We’ve all seen the footage. A river running through the middle of a city, people wading in dirty water up to their knees. A town was ripped apart by a tornado, with pieces of people’s homes scattered to the wind. Two noble towers crumble into ash and dust after an act of pure violence and hate.
And then there are those Mr. Fred Rogers ( and his mother) dubbed “The Helpers.” “When I was a boy and I would see scary things in the news,” Mr. Rogers told us, “my mother would say to me, ‘Look for the helpers. You will always find people who are helping.’” In other words, those brave souls facing fire and flood to help those in need.
Of course, first responders do more than help during natural disasters. They are the first on the scene when someone’s home catches fire, or a distressed bystander reports a vehicle accident. They are the first on the scene during emergencies, medical crises, natural disasters, and more.
Mr. Rogers once comforted a generation of children by telling them to “Look for the helpers” in dark times. But many adults and growing adolescents want to know how they can become the helper.
The Qualities of a First Responder
There is more to being a first responder than the essential medical skills and technical know-how. Being a first responder requires a strong sense of compassion and mental fortitude. Someone who can face a crisis and take control, do what needs to be done while remaining kind to civilians in the midst. Empathy and connection go a long way during disasters, and first responders often need to provide comfort during dire scenarios.
Compassion is essential, as first responders often encounter people who are scared, injured, or traumatized. Victims who have sustained gruesome injuries and their panicked loved ones. Patients in medical distress may start to hyperventilate from the stress. People are experiencing mental health crises. First responders should be well-versed in de-escalation.
First responders need to be level-headed during intense situations. They must make quick decisions and react promptly. Many also have to assess risks and solve problems on the move.
Required Training and Certifications
Becoming a first responder is no small feat. It requires rigorous physical training and in-depth education. To be a first responder, you must be able to run up sharp inclines while dressed in the full 45 pounds of firefighter gear. You must be able to restrain a suspect who is attempting to flee or chase those who flee on foot. You must be able to safely, carefully, gently lift the wounded and carry them to safety. You need to be able to remove anything in your way, handle heavy equipment, and work in dangerous terrain. You can’t talk a victim down from a panic attack if you are out of breath.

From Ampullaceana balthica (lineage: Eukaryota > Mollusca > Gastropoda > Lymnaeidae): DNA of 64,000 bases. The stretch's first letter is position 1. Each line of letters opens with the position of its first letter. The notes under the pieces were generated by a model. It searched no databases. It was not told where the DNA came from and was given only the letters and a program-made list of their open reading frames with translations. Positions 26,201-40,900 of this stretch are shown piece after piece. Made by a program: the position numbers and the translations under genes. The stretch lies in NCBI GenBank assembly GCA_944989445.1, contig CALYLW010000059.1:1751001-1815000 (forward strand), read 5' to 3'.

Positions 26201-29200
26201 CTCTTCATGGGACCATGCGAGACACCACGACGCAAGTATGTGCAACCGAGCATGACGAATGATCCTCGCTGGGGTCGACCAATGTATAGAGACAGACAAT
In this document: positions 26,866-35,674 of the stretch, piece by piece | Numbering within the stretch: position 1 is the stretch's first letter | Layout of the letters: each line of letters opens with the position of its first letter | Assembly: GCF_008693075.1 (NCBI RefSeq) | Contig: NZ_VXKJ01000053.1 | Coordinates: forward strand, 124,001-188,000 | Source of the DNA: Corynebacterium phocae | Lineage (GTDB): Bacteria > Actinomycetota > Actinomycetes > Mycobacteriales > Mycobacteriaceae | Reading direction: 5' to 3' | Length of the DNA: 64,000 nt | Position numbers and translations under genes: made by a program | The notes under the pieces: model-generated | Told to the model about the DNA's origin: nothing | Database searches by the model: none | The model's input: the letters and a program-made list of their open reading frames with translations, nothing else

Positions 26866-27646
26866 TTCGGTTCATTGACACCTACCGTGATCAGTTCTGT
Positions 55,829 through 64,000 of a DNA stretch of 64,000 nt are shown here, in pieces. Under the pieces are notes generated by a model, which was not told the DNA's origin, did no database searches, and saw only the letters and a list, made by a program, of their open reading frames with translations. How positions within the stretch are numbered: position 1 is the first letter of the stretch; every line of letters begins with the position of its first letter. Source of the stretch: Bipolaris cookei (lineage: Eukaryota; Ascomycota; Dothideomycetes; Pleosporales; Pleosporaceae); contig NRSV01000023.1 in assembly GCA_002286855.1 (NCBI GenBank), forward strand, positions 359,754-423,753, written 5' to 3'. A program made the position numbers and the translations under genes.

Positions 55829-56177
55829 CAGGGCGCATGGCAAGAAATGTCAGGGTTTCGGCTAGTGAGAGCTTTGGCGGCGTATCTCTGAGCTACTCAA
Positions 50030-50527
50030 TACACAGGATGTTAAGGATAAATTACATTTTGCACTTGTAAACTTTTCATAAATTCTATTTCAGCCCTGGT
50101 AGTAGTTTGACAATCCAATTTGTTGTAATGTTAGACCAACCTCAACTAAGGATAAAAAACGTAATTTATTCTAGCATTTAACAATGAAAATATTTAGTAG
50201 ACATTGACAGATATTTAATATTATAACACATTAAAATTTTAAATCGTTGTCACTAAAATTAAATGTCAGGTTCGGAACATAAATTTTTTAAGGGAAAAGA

Physical training is most important for firefighters, but it can also greatly assist police officers, EMTs, and others in their tasks.
Next is education. Most career fields that have first responder positions require at least a high school degree, with many requiring college. Then you have law enforcement, with their police academy program that covers various aspects of law enforcement. Next are basic certifications. All first responders should attain basic life support certification. These courses verify that you know individual and team approaches for basic first aid, CPR, and more. EMTs must obtain their National Registry of Emergency Medical Technicians certification. Many first responders also require HAZMAT training.
The specific requirements for training will be based on your career field. Those who know what field they want to enter can find a mentor or advisor to point them in the right direction to get started.
Facing the Challenges
While the role of first responder is honorable, it is also incredibly daunting. It is draining. It is stressful. First responders handle a lot of stress and still find the compassion and dedication to serve their community.
The physical demands can be extreme; strength and stamina are necessary, and many first responders must stay alert for long hours. Work environments can turn high-stress with a single phone call or dispatch, and first responders must handle witnessing human suffering firsthand. The emotional and mental strain can be excruciating; first responders must have access to strong coping mechanisms and support systems.
Then there is the danger itself—perilous situations like collapsing structures, violent people, and hazardous substances. First responders must learn how to balance their own safety with helping others.
The Rewards of Being a First Responder
For all the challenges of being a first responder, the career field can be incredibly rewarding. Emergency personnel are able to make a positive difference in people’s lives. These heroes save lives, offer comfort, and give hope.
There is also a deep sense of camaraderie and teamwork among the community of first responders. Emergency personnel from all fields work closely together during intense situations to overcome obstacles and achieve their missions of hope. The bonds they form with each other are lifelong, a shared understanding of challenges and victories.